The figure of direct adoption has been a topic of discussion between authorities and families for several years. Although the National Children’s Trust (PANI) seeks to eliminate this type of process, others defend it.
A mother who received her child by direct adoption was interviewed. She preferred not to reveal her name, but she told her story and the reasons why she considers that this process has many more benefits than disadvantages.
In her case, the first opportunity she had was in 2018; but, in the end, the mother stopped responding to their messages and she disappeared. A year later, the moment they had longed for 12 years arrived: trying to have a son or daughter. “A friend calls us and tells us about a case. She tells us that the lady wants to hand him over, that she does not want him to stay in the PANI because they suffer a lot there, etc. So I got in touch with the parent and the lawyer and we met her”, she explained.
She assures that it was a 42-year-old woman, 8 months pregnant, who, due to personal circumstances, wanted to give up the child. From the first time they spoke, both were clear that there would be no money involved. She “she told us: ‘I am going to tell you the truth, I have been looking for families, but no one has given me a click that she is sure she can give them this baby’. And we already got all the papers and did everything that corresponded”, she added.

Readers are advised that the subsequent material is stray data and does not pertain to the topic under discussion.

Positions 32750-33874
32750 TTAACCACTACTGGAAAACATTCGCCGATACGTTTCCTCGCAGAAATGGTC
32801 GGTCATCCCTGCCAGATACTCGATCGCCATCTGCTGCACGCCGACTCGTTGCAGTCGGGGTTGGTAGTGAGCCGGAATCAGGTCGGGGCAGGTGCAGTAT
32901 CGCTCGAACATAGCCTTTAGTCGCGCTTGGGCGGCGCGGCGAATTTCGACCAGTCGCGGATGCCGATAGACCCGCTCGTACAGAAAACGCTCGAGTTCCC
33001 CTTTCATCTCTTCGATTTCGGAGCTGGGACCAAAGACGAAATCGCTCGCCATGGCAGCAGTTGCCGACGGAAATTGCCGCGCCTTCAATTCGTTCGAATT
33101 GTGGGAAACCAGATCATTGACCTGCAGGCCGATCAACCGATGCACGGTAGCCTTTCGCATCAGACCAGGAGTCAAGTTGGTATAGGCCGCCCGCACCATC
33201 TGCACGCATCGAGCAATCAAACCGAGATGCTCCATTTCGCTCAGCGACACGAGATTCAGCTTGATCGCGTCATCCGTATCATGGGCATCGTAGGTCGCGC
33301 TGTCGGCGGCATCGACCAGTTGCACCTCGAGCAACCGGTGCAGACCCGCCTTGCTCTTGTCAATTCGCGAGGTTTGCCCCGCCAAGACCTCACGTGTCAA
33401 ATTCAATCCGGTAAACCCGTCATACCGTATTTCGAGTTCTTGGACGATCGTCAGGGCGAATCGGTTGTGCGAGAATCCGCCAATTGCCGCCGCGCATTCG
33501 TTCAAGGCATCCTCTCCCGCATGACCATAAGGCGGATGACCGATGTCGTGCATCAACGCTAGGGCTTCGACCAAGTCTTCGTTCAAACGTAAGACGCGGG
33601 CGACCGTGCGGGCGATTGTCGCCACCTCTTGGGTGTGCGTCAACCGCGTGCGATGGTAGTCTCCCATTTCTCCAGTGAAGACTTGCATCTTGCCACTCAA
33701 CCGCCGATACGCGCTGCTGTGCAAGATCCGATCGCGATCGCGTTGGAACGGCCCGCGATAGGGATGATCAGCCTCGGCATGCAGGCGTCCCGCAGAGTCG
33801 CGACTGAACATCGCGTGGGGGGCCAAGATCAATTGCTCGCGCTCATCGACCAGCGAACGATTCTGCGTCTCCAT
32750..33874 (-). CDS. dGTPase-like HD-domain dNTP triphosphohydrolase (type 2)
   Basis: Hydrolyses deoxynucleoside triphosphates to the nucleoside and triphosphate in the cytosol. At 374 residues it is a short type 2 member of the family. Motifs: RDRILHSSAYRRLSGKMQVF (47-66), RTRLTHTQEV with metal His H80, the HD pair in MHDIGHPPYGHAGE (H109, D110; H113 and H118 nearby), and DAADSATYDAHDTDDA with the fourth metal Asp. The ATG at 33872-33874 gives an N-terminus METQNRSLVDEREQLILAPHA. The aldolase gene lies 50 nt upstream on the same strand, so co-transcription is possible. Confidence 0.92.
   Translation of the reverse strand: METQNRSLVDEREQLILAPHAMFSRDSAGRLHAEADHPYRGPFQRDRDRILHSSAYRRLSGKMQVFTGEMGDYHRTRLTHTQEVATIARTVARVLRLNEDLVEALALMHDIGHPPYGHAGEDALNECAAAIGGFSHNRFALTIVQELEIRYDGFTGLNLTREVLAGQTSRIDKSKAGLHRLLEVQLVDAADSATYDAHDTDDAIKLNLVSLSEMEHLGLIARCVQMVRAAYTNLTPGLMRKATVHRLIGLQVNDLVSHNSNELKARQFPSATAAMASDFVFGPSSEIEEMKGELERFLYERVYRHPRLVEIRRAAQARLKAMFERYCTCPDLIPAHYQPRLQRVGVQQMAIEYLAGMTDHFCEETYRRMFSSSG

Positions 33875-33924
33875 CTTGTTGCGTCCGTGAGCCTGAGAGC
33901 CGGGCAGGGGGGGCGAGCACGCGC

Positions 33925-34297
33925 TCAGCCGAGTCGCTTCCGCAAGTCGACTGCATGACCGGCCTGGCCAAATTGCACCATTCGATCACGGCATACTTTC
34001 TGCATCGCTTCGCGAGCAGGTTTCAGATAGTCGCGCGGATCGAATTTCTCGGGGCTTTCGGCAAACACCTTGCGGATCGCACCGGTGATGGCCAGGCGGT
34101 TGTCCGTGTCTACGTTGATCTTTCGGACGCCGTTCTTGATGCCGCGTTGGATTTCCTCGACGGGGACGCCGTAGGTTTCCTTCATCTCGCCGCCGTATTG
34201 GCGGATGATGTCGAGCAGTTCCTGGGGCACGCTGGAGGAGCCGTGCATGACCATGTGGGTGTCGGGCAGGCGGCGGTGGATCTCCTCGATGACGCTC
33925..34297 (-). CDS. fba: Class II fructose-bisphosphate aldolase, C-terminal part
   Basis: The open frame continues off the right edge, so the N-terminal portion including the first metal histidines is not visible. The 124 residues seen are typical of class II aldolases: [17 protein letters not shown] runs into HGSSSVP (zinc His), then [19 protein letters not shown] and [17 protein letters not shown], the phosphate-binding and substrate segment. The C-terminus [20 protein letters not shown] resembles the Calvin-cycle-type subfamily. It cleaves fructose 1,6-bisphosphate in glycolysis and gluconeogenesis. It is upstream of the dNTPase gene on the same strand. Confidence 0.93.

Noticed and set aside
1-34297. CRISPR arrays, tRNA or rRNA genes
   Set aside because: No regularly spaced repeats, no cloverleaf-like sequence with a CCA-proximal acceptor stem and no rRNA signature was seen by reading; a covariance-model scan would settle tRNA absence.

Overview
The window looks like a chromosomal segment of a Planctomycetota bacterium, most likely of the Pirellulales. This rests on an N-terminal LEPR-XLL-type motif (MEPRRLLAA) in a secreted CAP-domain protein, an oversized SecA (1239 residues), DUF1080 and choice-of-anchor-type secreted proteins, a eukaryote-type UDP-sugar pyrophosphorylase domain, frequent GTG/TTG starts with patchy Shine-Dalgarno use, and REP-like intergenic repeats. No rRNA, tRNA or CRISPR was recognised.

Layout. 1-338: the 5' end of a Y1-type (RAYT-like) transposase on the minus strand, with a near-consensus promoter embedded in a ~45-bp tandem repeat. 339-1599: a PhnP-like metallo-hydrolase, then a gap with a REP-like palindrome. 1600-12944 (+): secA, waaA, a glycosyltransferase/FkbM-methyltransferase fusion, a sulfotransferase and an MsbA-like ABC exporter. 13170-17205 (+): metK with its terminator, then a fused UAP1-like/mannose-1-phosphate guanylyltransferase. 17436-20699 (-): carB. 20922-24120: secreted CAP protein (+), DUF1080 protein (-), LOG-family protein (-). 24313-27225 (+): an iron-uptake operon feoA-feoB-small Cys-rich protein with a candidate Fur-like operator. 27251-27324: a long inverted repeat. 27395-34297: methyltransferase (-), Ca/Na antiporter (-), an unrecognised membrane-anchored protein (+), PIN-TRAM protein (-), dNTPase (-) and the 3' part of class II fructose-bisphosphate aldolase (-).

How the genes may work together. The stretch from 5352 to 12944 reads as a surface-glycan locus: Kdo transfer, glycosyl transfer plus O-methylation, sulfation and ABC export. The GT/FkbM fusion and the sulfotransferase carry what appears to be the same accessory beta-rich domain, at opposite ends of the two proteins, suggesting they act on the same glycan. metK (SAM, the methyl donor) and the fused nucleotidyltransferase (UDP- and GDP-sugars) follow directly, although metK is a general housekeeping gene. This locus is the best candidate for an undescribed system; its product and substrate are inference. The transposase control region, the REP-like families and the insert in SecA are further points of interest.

They even made an act that if the mother died in childbirth, the future adopter could keep the child. For them, the whole process was sent by God, who gave them the necessary signs for it to be successful.
Their personal experience
This pair of parents considers that the direct adoption process was much more agile than a direct one with the PANI. However, the authorities intend to eliminate this figure because “it is a risky process, since it responds to the wishes of adults and not to the total well-being of children”. The procedure lasted 1 year and 7 months, and they have had their son since he was 2 days old; now he is 3 years old.
The woman concluded by calling on those responsible to assess the future of direct adoption. They ask that, instead of removing it completely, they try to make it more rigorous and secure. “It is the best there can be in the sense that it is a much faster process (…). This has its pros and cons: one does not have to go through all the PANI bureaucracy that lasts for years and years. Many times some babies go to the PANI and it takes years for them to be adopted due to all the research processes”, she concluded.